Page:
“Nicholas McGegan, the buoyant, sure-footed conductor who has led the Philharmonia Baroque Orchestra since 1985, will step down as music director at the end of the 2019-20 season,” writes Joshua Kosman in Tuesday’s (10/2) San Francisco Chronicle. “He will take the title of Music Director Laureate and continue to make periodic appearances with the orchestra…. For all but the first five years of its existence, the ensemble, which performs music of the 18th and 19th centuries on period instruments, has been practically synonymous with McGegan’s leadership. It was under his guidance that the orchestra developed into perhaps the nation’s leading early-music orchestra, a status cemented by a noteworthy discography of 40 entries and … international touring…. During McGegan’s tenure, the orchestra has performed the work of 135 composers, forged productive partnerships … and given such modern-day premieres as … Rameau’s ‘The Temple of Glory.’ … Expanding the repertoire has also meant resurrecting scores that have long lain unperformed in libraries and archives.” Says McGegan, “These projects where you just have to do everything yourself are a little like Alice Waters growing her own food—you could just go to the store and buy tomatoes, but no. It’s a very Berkeley thing.”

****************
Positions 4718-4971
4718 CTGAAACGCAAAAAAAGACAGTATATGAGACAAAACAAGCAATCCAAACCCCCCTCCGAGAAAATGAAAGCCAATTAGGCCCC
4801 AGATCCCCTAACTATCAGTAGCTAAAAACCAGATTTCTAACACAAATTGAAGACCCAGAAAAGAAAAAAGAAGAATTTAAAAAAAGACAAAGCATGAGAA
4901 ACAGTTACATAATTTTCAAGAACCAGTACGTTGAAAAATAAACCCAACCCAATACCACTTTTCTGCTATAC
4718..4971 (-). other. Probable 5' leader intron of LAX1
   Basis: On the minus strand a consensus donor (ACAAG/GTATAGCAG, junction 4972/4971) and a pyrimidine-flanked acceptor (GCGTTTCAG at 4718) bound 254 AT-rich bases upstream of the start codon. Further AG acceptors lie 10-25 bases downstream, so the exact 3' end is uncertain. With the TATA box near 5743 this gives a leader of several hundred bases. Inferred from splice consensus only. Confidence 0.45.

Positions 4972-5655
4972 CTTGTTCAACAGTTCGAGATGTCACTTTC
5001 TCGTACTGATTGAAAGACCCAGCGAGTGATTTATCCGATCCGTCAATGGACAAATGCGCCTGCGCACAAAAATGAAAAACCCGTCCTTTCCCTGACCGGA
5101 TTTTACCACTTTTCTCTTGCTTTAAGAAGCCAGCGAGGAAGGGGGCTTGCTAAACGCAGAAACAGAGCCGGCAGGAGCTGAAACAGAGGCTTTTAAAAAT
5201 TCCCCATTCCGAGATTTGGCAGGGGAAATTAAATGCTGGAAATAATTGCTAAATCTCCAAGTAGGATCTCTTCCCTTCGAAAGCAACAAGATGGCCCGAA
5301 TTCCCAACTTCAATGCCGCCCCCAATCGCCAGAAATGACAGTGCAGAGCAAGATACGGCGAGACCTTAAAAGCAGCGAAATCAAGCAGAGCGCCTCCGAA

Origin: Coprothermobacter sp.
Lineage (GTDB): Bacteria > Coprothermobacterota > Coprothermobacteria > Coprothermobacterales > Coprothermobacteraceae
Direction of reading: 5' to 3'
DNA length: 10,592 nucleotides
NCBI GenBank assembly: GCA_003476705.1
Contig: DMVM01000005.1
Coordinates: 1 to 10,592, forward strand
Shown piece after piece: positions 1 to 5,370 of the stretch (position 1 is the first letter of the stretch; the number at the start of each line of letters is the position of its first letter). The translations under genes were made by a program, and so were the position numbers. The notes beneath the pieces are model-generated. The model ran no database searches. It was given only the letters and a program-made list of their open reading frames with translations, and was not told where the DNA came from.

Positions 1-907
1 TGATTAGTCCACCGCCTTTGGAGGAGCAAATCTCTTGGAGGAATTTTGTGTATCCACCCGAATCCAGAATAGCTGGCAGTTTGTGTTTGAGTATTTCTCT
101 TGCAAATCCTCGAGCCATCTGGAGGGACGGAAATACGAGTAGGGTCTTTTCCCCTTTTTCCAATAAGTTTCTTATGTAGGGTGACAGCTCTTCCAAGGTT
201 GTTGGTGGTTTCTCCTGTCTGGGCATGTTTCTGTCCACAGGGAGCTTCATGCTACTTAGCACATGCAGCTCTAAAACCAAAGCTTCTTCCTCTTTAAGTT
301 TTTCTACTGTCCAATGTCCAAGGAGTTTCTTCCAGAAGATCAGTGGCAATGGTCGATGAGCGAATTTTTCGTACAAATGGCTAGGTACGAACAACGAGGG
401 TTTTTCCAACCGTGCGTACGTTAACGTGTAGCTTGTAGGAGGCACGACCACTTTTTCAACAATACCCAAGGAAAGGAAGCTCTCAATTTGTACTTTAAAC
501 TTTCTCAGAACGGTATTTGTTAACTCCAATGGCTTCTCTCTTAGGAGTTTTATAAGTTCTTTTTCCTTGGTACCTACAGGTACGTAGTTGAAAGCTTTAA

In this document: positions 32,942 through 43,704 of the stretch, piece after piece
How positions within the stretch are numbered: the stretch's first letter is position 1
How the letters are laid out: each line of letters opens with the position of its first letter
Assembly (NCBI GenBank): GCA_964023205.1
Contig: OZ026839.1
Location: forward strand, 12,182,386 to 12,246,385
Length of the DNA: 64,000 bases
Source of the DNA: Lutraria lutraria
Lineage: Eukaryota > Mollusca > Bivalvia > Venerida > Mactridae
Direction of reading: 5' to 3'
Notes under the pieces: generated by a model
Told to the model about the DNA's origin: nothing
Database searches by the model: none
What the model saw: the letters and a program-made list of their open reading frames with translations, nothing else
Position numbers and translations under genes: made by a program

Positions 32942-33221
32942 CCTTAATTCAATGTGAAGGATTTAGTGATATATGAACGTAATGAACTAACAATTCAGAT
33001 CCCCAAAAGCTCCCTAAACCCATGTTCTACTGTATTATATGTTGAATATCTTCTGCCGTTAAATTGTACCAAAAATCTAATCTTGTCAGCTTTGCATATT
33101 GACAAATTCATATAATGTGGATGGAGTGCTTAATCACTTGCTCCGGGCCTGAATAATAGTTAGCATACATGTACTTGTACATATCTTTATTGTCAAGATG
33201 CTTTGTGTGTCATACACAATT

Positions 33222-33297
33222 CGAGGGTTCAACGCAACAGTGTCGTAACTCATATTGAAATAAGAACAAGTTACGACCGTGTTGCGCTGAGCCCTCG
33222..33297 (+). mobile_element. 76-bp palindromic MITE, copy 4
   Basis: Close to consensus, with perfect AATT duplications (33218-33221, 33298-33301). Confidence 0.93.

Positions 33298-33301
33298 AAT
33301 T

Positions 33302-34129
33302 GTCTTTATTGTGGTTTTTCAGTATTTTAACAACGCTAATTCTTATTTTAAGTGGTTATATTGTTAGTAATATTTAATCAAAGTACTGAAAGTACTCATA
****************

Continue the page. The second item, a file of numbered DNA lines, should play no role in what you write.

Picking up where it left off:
Posted October 3, 2018

Nicholas McGegan photo by Randi Beach